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New York City Mayor Eric Adams insists his ‘blue surge’ of putting more NYPD officers on patrol in the city’s subway system is working, despite crime figures showing crimes including murder, rape, and robbery have surged 40 percent this year, compared to 2021.

Between January and October at least 2,019 felony crimes were reported – up from  1,462 recorded from the same time period last year – a rise of almost 40 percent.

October saw a total of 210 felonies – up marginally from 198 in September, according to the NYPD. 

The statistics for October include all manner of crimes including three murders, two burglaries, 51 robberies, 46 felony assaults, and 108 grand larcenies.

So far this year, there have been nine murders in the subway, compared to six in 2021, according to newly released data. 

At least twelve people have been shoved in front of a subway train so far this year, at least two fatally. 

Major felonies in the subway system as a whole are down 13 percent over the last 28 days, and down 5.4 percent as compared to 2017, the data shows. 

Part of the rise in crime can be linked to the fact more people are now using the subway system once again with workers returning to their offices.

New York City Mayor Eric Adams is seen with Officers Taufique Bokth, left, and Brunel Victor who saved the life of a man who collapsed on subway tracks on 116th Street Station in Harlem

New York City Mayor Eric Adams is seen with Officers Taufique Bokth, left, and Brunel Victor who saved the life of a man who collapsed on subway tracks on 116th Street Station in Harlem

Between January and October at least 2,019 felony crimes were reported - up from 1,462 recorded from the same time period last year - a rise of almost 40 percent

Between January and October at least 2,019 felony crimes were reported – up from 1,462 recorded from the same time period last year – a rise of almost 40 percent

Violent crime in the Big Apple has soared by nearly 30 percent from last year

But when compared to pre-pandemic levels, crime rates are now shockingly high with subway killings at their highest level for 25 years.

It is precisely because of such violence on the transit system that saw Mayor Adams move to deploy more police officers underground, with New York State even footing the bill for overtime paid.

Yet despite Adam’s declaration of progress and figures ‘traveling southbound’, shocking crimes are still being perpetrated throughout including several stabbings last week that left three injured last Tuesday.

Video that was released on Monday shows a suspect stabbing and robbing another passenger. 

Video that was released on Monday shows a suspect stabbing and robbing another passenger

Video that was released on Monday shows a suspect stabbing and robbing another passenger

Surveillance video released by the NYPD shows the suspect, wearing a black baseball cap with white lettering and a black jacket, pulling on the victim's backpack before snatching it

Surveillance video released by the NYPD shows the suspect, wearing a black baseball cap with white lettering and a black jacket, pulling on the victim’s backpack before snatching it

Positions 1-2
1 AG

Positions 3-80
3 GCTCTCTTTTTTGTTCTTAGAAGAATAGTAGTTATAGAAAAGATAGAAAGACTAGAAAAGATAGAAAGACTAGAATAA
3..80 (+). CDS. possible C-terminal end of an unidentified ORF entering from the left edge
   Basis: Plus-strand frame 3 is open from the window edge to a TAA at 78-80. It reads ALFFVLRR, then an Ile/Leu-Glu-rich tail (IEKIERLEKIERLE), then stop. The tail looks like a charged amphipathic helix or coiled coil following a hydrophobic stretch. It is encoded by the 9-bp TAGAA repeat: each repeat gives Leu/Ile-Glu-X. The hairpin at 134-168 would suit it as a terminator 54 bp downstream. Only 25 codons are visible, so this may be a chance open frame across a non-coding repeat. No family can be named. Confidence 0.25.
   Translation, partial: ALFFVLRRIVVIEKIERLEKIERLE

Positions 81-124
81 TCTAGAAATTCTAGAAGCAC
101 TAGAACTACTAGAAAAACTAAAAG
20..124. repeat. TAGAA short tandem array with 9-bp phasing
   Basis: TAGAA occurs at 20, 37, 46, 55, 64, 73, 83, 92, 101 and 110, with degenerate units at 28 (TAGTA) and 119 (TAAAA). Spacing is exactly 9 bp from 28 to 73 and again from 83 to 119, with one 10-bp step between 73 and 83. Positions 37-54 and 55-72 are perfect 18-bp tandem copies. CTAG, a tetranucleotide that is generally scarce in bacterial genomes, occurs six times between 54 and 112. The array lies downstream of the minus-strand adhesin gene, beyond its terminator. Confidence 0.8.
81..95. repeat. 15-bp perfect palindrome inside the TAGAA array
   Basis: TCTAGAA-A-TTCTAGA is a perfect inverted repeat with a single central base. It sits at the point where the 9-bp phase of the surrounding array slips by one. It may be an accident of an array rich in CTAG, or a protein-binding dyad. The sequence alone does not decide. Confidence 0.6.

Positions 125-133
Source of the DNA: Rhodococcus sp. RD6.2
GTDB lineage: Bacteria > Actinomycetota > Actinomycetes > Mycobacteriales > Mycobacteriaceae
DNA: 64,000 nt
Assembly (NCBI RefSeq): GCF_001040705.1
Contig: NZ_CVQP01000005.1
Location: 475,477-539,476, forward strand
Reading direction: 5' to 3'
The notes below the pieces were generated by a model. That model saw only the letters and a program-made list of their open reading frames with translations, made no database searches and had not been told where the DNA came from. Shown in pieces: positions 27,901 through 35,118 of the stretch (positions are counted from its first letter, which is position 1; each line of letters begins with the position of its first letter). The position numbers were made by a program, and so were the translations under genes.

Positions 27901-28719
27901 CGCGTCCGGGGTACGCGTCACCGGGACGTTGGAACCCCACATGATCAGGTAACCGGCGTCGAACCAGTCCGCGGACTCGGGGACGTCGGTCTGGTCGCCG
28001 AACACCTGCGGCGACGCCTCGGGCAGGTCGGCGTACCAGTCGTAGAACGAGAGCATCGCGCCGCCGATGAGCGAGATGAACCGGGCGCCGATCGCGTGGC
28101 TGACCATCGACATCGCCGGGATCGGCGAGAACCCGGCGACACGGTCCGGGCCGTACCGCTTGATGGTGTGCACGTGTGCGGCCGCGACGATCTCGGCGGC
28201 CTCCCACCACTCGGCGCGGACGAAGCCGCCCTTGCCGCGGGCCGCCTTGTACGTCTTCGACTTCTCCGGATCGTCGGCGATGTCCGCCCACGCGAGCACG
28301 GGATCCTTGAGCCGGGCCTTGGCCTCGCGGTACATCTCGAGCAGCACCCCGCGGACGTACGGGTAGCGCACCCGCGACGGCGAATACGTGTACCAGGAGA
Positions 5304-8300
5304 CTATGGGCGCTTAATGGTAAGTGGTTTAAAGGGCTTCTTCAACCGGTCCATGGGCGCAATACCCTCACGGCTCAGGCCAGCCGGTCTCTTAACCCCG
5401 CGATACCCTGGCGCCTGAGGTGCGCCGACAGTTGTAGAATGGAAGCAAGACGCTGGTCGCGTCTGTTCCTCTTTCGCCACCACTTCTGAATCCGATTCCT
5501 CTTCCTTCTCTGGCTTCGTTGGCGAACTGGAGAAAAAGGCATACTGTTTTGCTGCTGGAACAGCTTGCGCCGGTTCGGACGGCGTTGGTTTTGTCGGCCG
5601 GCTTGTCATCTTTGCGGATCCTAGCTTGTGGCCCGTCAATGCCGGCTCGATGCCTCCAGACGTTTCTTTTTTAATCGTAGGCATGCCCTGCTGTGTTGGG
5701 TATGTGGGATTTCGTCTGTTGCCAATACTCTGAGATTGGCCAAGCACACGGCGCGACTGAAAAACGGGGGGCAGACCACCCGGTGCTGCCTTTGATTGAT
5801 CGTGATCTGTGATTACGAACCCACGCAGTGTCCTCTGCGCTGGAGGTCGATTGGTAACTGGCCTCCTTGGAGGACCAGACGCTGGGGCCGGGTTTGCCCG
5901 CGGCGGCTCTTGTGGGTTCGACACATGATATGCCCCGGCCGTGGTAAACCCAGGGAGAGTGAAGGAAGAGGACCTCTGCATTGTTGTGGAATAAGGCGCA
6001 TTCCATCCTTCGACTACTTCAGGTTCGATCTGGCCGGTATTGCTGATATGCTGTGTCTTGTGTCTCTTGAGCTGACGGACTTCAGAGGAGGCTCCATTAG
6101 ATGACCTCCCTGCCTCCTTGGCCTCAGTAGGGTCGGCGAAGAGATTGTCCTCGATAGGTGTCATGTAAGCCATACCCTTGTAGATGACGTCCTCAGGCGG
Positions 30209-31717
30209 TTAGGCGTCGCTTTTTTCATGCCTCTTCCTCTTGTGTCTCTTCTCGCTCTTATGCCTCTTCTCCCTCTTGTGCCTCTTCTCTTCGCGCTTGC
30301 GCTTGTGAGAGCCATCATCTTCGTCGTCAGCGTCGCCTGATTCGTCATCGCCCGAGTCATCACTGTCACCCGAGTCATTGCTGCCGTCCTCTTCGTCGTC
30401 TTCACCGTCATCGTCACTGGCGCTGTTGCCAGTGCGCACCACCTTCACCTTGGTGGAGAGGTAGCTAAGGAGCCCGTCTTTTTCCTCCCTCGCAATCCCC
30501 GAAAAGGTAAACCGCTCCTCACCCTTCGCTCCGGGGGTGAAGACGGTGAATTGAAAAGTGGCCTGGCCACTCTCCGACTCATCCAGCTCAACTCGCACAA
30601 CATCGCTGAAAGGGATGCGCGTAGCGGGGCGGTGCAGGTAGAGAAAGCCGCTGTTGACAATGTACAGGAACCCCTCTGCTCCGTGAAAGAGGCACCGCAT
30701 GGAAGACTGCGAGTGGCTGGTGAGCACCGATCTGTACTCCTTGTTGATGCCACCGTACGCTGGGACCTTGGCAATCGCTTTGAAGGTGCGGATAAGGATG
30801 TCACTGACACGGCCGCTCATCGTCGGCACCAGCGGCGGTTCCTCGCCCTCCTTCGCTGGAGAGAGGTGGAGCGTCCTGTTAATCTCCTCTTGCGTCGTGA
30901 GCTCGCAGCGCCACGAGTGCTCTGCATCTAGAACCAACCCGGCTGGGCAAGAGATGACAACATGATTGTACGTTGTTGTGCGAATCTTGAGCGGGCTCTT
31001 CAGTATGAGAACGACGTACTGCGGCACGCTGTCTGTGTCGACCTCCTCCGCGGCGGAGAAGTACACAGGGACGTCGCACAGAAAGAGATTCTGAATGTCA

According to police, the 34-year-old victim was riding the F train approaching 34th Street–Herald Square station in Manhattan at about 10pm on November 22 when the suspect asked for a cigarette. 

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When the victim proceeded to give him a cigarette, the suspect tried to steal his money. A struggle then spilled out onto the station platform. 

Surveillance video released by the NYPD shows the suspect, wearing a black baseball cap with white lettering and a black jacket, pulling on the victim’s backpack.

The struggle moves out of the camera’s frame at which point the suspect then stabbed the victim in the torso before grabbing their backpack and the cash.

In a separate incident, on Saturday, a 38-year-old woman was shoved onto the tracks in Brooklyn. She was  rescued by a fellow straphanger. 

During his campaign, Adams had promised cut the NYPD's overtime budget in half yet this summer the department spent an almost record-breaking $762 million on overtime in the last fiscal year, six months which Adams was in office for

During his campaign, Adams had promised cut the NYPD’s overtime budget in half yet this summer the department spent an almost record-breaking $762 million on overtime in the last fiscal year, six months which Adams was in office for

Nevertheless, the MTA insist that the influx of police officers has led to a drop in incidents. 

‘The NYPD is now putting more officers on subway cars and on platforms, and so far this month it has resulted in a drop in crime,’ said MTA spokesman, Aaron Donovan.

On Monday, NYPD officers were being praised after they saved a homeless man who fell onto the subway tracks in Harlem.

Adams wasted no time in taking credit noting how the officers, Taufique Bokth and Brunel Victor were both on overtime shifts when they spotted the man falling into harms way. Adams has described it as his ‘omnipresence policing’ strategy.

NYPD officers were being praised after they saved a person who fell onto the subway tracks

NYPD officers were being praised after they saved a person who fell onto the subway tracks

Adam's has hailed the rescuing of a person who fell onto the subway tracks as part of the 'blue wave'

Adam’s has hailed the rescuing of a person who fell onto the subway tracks as part of the ‘blue wave’

The officers were able to haul the man back onto the platform before the train hurtled into the station. The man has since made a full recovery. 

‘They jumped to the rescue, even risking their own lives,’ said Adams. ‘The blue surge in the subway system is working,’ he continued with the two officers, NYPD Commissioner Keechant Sewell and several other transit and police officials standing by his side. 

Adam said rescue demonstrates the very success of the public safety initiative he and New York State Governor Hochul started in October which provided the money for 1,200 additional overtime shifts in the subway system every day.